Tuesday, July 24, 2012

Priest who knew about abuse and kept quiet given 6-year prison term

"All that is necessary for the triumph of evil is that good men do nothing."
Edmund Burke

Sexual predators in Philadelphia Catholic Churches (and schools!) could not have continued if Msgr. William Lynn had gone to the authorities. Lynn's silence allowed many priests to continue their predation, so it is perhaps appropriate that he got a longer sentence than one priest who abused children. (Of course, there are other cases where it is obvious that the less guilty person got a more severe sentence.)

Philadelphia Monsignor Gets Up to Six Years in Prison
Peter Loftus
Wall Street Journal
July 24, 2012

A Roman Catholic monsignor was sentenced Tuesday to as many as six years in prison for allowing a priest suspected of sexual misconduct with a minor to have continued contact with children.

The penalty for Msgr. William Lynn, 61, came a month after a Philadelphia jury found him guilty of child endangerment. The verdict marked the first time a senior U.S. Church official was convicted of a criminal charge related to allegations of covering up sexual abuse of minors by other priests. Msgr. Lynn, served as secretary for clergy in the Archdiocese of Philadelphia from 1992 to 2004, a job that included investigating abuse allegations lodged against priests in the diocese.

"You knew full well what was right, Monsignor Lynn, but you chose wrong," Philadelphia Court of Common Pleas Judge M. Teresa Sarmina told the cleric before handing down a sentence of three to six years in a state prison.

Before the judge sentenced him, Msgr. Lynn apologized to the abuse victim at the center of the case. "I did the best with what I could…but the fact is my best was not good enough to stop the harm, and for that, I am sorry." Msgr. Lynn wasn't charged with abusing any children.

His conviction was based on evidence that in the 1990s he recommended a new assignment for a priest, Edward Avery, to live in a rectory near a church school despite having determined that Mr. Avery committed sexual misconduct with a boy several years earlier. In his new assignment, Mr. Avery sexually assaulted a 10-year-old altar boy in 1999; the now-defrocked Mr. Avery is serving 2½ to five years in prison after pleading guilty in March to involuntary deviate sexual intercourse and conspiracy.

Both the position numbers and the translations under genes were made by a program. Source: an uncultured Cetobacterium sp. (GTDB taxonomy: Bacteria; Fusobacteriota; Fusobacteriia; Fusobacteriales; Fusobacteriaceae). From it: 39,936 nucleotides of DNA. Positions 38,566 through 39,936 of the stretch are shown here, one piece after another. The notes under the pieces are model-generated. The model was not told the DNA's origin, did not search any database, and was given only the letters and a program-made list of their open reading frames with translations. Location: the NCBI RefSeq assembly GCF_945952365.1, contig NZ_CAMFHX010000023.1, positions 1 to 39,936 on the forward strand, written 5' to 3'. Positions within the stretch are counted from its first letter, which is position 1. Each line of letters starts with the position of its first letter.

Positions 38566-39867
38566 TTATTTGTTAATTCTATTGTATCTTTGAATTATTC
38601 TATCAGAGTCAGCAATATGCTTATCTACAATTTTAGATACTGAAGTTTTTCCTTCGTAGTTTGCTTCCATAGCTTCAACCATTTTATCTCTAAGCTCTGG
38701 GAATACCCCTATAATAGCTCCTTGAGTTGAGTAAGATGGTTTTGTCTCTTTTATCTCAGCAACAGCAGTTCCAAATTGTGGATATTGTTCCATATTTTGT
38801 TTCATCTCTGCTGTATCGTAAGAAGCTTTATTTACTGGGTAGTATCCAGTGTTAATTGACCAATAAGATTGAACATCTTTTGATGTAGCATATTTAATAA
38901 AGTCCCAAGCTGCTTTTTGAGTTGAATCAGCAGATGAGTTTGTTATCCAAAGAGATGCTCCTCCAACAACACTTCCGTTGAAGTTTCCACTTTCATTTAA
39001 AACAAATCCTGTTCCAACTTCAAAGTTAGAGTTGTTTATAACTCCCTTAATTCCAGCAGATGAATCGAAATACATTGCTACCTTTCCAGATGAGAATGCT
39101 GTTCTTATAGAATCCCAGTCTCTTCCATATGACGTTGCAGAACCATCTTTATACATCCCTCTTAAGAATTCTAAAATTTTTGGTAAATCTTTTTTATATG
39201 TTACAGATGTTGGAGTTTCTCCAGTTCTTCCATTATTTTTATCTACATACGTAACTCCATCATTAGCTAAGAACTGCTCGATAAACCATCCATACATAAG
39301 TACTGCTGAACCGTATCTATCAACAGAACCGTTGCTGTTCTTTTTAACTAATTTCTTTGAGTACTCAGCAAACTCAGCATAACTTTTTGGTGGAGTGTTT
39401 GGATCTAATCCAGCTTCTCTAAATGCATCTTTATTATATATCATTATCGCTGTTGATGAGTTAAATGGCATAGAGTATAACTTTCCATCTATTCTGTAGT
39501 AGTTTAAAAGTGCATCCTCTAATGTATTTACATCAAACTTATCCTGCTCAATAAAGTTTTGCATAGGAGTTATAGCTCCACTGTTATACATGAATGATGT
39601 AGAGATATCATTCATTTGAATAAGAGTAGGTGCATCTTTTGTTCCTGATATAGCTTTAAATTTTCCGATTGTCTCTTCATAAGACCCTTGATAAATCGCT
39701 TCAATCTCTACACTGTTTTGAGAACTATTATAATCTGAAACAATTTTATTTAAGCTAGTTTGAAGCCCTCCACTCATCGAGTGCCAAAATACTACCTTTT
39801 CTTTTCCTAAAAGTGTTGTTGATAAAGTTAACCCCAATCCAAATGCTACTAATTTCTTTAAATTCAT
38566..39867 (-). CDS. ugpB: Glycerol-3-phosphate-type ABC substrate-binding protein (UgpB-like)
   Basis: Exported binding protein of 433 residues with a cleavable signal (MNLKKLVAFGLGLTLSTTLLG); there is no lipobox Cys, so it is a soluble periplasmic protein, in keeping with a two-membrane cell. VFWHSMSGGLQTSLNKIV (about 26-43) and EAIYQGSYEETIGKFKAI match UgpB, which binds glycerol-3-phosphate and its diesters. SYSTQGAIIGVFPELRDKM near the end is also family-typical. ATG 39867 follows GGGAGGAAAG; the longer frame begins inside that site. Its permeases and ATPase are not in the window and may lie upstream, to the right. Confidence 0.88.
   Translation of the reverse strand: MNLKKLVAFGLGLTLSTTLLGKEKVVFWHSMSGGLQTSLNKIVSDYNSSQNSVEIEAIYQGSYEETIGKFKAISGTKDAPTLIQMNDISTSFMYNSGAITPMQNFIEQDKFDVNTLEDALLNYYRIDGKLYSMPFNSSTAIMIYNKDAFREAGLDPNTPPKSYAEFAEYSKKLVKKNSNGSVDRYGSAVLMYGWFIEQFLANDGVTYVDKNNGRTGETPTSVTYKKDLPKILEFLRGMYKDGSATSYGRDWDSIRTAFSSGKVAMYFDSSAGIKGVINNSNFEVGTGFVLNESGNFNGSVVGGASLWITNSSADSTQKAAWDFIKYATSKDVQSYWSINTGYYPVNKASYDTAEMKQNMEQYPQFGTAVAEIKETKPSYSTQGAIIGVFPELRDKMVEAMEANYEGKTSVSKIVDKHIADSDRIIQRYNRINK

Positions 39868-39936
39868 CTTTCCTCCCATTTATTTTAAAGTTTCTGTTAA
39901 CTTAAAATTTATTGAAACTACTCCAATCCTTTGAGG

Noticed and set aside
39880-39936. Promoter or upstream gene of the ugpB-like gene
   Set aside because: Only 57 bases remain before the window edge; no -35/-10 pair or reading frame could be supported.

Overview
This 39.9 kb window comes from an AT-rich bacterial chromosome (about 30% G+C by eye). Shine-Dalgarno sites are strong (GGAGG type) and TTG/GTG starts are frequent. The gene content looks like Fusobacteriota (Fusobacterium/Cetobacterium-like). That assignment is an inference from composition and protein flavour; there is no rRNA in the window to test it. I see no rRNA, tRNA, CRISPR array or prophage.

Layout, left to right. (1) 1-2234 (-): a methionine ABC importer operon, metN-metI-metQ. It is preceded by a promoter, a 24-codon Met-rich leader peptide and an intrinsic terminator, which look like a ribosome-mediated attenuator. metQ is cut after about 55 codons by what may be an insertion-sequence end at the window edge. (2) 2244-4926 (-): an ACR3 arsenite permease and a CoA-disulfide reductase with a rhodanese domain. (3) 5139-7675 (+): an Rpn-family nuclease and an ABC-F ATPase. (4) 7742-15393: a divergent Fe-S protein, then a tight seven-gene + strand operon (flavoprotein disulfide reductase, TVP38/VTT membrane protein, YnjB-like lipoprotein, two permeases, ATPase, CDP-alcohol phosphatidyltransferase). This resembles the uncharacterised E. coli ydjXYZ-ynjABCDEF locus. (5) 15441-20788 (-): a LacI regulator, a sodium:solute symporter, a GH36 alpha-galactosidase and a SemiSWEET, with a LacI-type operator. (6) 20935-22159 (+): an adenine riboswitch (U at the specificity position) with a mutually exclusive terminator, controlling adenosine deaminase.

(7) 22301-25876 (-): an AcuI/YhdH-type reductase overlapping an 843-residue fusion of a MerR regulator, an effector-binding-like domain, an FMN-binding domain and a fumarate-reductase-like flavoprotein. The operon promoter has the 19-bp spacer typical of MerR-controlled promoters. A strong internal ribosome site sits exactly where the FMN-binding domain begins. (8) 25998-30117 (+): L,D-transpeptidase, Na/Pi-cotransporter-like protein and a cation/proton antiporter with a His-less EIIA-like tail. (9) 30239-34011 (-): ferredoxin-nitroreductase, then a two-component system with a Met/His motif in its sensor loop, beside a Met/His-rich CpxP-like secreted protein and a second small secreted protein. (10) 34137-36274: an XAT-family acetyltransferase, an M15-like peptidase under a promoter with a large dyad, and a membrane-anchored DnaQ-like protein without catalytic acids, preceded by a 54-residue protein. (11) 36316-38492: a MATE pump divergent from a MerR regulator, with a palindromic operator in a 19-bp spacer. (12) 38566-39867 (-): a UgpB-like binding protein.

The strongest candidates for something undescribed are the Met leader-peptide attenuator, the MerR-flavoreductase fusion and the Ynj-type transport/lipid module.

Monsignor William Lynn, shown in June, was sentenced to six years in prison for allowing a priest suspected of sexual misconduct with a minor to have continued contact with children.

Msgr. Lynn's sentence fell short of the maximum of 3½ to seven years in prison but was above court guidelines of nine to 18 months. Judge Sarmina said she exceeded the guidelines because Msgr. Lynn endangered children who were exposed to Mr. Avery for several years after Msgr. Lynn became aware of the prior abuse allegations against Mr. Avery. She also said Msgr. Lynn facilitated and supported other accused priests, including one she called a "monster in clerical garb."

"A lesser sentence would depreciate the seriousness of the crime," said Judge Sarmina.

Victims' advocates and prosecutors were hoping for the maximum but said Tuesday the sentence would still send a message. "The message is clear: Victims have to come first, before institutions," Philadelphia District Attorney Seth Williams said after the sentencing.

Msgr. Lynn's supporters called the sentence excessive, arguing that his hands were tied because his superiors controlled assignments for priests. Some said it was unfair that Mr. Avery, who pleaded guilty to committing abuse, received a lesser prison term than Msgr. Lynn...

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